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Prayer vigil held after tragedies

By Staff, 07/1/20 9:21 AM

PRESCOTT –¬† A prayer vigil was held Tuesday evening to bring the community together after two recent tragedies resulted in the deaths of Nevada County Sheriff’s Deputy Robert Missey and Darian Marlow.

The vigil was held on the lawn at the Nevada County Courthouse with more than 100 people attending. Several people spoke, urging the community to come together and reminding those present they are not alone.

Rev. Altha Palmer said we are facing things we’ve never faced before, but we need to put our faith in god and our trust in his word. He told the crowd people need to stop focusing on themselves and what they want and, instead, focus on the needs of the community. “If ever there was a time we need unity in the community, it’s now.”

Superintendent Robert Poole thanked everyone for showing up and said everyone’s help in needed for the children in the community as they are our future and are fighting things we don’t know about on a daily basis.

He was followed by Rev. Jerry Hightower, who said there’s a huge difference between a battle and a struggle. He told the crowd when we struggle, it just seems to keep going on and never ends and the cycle also seems to be never-ending. “We tend to pray for help with our struggles,” he said, “but in battle there is an end – victory.”

Hightower said we should look at this as a battle and go in prepared as we have all the weapons and armor we need every day to put on our weapons and wage warfare, but not struggle. “This is not the first or last tragedy in the community. We wake up daily knowing¬† we’re going into battle. I pray we all receive peace.”

Donnie Deaton was next up saying we all have troubles, but the harvest will be plentiful and believers will be healed.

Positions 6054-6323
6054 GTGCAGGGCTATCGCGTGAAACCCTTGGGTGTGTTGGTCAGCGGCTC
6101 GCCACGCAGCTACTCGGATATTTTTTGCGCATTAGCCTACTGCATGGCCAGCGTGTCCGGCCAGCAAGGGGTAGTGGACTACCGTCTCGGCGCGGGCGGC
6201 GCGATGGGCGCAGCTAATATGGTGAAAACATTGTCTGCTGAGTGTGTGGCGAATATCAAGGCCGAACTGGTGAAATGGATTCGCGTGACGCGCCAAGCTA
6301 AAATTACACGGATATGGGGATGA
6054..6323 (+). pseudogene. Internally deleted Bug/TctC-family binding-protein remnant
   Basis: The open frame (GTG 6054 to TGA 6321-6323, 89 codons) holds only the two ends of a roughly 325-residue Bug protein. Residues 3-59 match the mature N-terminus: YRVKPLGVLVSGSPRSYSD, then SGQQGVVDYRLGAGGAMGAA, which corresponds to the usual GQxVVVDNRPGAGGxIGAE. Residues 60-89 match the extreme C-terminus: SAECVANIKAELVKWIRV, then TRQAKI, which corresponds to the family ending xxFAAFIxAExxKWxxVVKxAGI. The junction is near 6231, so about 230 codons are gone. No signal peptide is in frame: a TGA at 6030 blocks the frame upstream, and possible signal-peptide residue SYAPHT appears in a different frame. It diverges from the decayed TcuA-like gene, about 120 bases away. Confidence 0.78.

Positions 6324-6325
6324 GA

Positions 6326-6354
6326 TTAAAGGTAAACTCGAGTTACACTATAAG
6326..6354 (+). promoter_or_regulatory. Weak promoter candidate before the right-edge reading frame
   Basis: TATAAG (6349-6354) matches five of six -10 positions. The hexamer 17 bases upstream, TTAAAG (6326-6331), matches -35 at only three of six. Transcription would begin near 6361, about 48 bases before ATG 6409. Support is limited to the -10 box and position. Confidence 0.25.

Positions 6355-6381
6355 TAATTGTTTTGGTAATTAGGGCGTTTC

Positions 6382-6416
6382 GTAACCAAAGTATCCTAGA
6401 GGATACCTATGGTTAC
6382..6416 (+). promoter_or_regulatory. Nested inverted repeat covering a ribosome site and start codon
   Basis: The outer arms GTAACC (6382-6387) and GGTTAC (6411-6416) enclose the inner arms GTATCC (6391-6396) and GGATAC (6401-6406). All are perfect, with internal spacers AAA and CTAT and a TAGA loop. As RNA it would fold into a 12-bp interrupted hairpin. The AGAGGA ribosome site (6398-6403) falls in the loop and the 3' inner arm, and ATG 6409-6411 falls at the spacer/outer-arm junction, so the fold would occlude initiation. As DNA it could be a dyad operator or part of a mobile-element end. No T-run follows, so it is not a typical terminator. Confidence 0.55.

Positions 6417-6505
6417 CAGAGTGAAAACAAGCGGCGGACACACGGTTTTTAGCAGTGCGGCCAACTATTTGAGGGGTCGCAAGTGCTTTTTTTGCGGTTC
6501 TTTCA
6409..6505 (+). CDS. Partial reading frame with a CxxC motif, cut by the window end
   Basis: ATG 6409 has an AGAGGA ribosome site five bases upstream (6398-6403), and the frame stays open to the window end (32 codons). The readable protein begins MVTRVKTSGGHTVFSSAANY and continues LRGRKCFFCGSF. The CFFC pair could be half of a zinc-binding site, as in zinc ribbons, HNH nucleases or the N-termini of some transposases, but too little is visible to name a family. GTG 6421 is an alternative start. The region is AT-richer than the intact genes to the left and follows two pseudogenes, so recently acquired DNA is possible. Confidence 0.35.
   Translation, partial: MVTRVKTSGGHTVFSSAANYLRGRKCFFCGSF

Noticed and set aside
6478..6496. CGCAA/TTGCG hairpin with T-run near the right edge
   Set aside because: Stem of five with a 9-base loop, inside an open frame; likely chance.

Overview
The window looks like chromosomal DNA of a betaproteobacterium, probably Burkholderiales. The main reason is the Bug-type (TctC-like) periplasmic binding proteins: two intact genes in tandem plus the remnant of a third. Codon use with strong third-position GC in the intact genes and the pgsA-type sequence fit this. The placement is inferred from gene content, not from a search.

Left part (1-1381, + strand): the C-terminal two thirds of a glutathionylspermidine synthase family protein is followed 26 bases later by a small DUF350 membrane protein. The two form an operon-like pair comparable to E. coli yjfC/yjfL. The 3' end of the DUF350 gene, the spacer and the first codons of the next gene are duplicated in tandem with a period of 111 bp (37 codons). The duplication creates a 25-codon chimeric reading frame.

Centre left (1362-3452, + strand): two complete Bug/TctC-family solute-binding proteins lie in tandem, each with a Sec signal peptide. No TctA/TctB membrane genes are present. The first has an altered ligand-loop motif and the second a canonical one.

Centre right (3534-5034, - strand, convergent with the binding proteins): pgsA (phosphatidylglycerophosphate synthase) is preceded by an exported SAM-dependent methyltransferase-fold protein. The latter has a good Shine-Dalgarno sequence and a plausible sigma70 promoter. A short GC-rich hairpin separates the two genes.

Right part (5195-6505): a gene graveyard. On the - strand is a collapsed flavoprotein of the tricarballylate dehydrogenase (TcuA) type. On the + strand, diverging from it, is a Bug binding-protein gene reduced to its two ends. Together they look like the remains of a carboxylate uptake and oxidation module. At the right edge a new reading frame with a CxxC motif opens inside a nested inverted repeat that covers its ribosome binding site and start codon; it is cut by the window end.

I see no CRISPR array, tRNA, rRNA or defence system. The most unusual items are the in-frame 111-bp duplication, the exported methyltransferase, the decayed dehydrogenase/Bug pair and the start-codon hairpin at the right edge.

Ronald Majors spoke, saying we, in Prescott, are a blended family, though the children don’t always see this. Churches, he said, aren’t demonstrating the blended family and this isn’t about color or denomination. “It shouldn’t take another tragedy to bring us together. I’m thankful to have known these young men and young people today are looking for answers.”

Majors said the people of Prescott need to show they aren’t interested in color or social status, but rather how much they can love one another. “Our young,” he said, “needs to see what this community really looks like. It’s all about how much love we have for one another.”

The Rev. Ivory Curry said before anyone gives up they should give god another chance.

Prescott Mayor Terry Oliver said the speakers said what needed to be said and his heart goes out to everyone. “We’ve lost young and old this week,” he continued, saying Delbert Ducharme recently died from COVID-19, the third person in Prescott to die from the virus. “It’s time we lean on each other and get along; quit bickering and think of the good memories. This is Prescott.”

Ann Jordan said her daughter, Ebony is a licensed therapist and has volunteered her services to anyone needing counseling. “We need to talk and release what we feel. I hate we had to come together like this, but we’re all we’ve got and it’s time to come together.”

The vigil lasted a little longer than 30 minutes and was put together by Oliver and his wife, Julie, the Nevada County Clerk. No one seemed to mind standing in the hot sun during the vigil, and there were plenty of hugs at the end.